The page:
Year 2 focuses on continued development of deep character work applying the ""moment-to-moment"" work to characters outside of the student's own experience using the techniques of Sandford Meisner. Voice and Body modules extend your range of expression and Laban becomes the focus of movement work giving you a systematic way of linking physical activity and vocal expression with mental and emotional states.

You will develop your ability to analyse text for film and TV and take skills classes in dialects and on-screen combat. Understanding the actors process when preparing for and working on screen remains central to the year’s work as you learn to build the inner life of characters through imaginative choices and improvisation. You’ll also take a module in understanding the psychology of acting.
The year ends as you are cast in a professionally directed short film and experience the professional process from casting to screening. Year 3 prepares you for a career in the industry. You’ll apply the comprehensive acting skills you have learnt to different styles, through a screen comedy module and you’ll learn to adapt your craft whilst keeping the integrity of your process. You’ll learn about casting and acquire the knowledge you’ll need about agents, auditions, and the job of building a career as a working actor. You’ll experience casting for commercials, getting head shots and marketing yourself. You’ll also extend your skill-set to motion capture animation and voice over, learning the techniques of working in these mediated forms of production that will support your employability. Semester 2 is largely devoted to the making of two specially commissioned feature films. You will appear in one and both will be exhibited at industry screenings to agents and casting directors. You graduate with a professionally edited showreel of your production work.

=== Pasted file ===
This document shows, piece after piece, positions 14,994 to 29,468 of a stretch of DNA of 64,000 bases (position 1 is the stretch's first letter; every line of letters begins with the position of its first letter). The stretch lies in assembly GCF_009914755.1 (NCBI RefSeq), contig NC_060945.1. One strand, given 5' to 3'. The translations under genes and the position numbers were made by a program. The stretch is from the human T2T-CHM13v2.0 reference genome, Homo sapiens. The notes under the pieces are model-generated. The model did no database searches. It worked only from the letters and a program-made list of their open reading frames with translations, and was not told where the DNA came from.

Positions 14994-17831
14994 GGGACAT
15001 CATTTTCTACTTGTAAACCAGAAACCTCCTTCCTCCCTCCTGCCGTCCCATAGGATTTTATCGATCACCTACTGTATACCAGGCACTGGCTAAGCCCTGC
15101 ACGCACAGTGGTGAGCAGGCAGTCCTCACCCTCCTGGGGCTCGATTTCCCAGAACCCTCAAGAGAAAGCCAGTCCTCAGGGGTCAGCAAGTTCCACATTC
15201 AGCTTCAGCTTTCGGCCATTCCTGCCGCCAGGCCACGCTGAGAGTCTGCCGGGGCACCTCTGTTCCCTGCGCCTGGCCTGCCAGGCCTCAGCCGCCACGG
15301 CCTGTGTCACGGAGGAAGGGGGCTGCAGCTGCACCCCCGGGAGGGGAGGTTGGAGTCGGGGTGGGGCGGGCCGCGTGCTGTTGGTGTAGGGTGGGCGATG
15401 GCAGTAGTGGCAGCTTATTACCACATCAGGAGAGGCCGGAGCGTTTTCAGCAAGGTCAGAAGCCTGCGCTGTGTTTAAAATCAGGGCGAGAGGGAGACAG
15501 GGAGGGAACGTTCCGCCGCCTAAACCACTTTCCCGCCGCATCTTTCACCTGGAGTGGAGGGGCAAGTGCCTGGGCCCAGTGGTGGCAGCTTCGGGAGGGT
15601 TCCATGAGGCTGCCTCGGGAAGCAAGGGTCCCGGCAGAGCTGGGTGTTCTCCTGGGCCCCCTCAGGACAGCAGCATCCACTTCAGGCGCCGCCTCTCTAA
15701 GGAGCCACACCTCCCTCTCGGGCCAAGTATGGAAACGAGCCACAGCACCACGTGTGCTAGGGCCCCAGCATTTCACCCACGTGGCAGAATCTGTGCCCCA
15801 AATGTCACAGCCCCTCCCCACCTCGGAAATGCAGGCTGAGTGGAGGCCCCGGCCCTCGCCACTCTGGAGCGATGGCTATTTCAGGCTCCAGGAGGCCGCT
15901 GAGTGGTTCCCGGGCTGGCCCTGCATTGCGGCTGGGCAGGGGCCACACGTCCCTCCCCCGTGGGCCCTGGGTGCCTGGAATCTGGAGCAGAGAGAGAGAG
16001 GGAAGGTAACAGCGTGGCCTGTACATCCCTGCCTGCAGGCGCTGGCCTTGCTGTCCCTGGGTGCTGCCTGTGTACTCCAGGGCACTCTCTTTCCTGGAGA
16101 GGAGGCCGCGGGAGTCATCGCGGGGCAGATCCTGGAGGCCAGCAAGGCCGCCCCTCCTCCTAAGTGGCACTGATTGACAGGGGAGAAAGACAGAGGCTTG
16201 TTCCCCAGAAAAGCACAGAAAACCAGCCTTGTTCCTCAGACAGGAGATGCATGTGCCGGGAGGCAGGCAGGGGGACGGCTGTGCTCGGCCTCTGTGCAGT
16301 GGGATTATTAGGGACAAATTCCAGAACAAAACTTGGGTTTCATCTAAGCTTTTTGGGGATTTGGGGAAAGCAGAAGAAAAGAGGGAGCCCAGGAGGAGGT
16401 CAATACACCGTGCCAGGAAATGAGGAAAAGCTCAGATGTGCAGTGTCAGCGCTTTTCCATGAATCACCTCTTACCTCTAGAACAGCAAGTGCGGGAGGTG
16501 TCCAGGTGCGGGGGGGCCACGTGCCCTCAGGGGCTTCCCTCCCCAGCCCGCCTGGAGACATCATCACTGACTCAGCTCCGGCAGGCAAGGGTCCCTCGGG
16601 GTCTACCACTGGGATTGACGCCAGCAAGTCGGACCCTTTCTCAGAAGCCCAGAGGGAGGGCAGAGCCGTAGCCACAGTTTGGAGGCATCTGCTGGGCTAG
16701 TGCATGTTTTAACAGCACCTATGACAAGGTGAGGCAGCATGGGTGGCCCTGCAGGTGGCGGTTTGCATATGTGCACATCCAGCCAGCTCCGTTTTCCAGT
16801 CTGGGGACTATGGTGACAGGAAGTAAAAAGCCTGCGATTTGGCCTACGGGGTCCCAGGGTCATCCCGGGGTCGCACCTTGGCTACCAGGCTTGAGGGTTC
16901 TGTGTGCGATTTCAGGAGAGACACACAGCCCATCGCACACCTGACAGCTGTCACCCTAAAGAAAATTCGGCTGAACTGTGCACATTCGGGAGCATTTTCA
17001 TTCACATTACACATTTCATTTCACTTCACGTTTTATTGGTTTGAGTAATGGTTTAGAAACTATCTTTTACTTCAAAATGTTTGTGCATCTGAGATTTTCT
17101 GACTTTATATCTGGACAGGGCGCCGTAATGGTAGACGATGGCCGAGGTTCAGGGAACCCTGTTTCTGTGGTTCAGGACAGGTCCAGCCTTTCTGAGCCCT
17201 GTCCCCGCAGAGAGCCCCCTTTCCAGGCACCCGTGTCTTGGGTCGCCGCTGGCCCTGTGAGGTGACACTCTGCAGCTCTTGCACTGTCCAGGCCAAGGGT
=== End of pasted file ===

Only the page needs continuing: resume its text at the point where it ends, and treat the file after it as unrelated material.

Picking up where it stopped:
Assessment methods

The course will be assessed mainly through practical project work with a written research project and skills profiles.

Tuition fees

Select where you currently live to see what you'll pay:

England
£9,250
per year
EU
£9,250
per year
Northern Ireland
£9,250
per year
Scotland
£9,250
per year
Wales
£9,250
per year

The Uni


Course location:

Bristol School of Acting

Department:

School of Music and Performing Arts

Read full university profile

What students say


We've crunched the numbers to see if overall student satisfaction here is high, medium or low compared to students studying this subject(s) at other universities.

79%
med
Acting

How do students rate their degree experience?

The stats below relate to the general subject area/s at this university, not this specific course. We show this where there isn’t enough data about the course, or where this is the most detailed info available to us.

Drama

Teaching and learning

90%
Staff make the subject interesting
89%
Staff are good at explaining things
89%
Ideas and concepts are explored in-depth
86%
Opportunities to apply what I've learned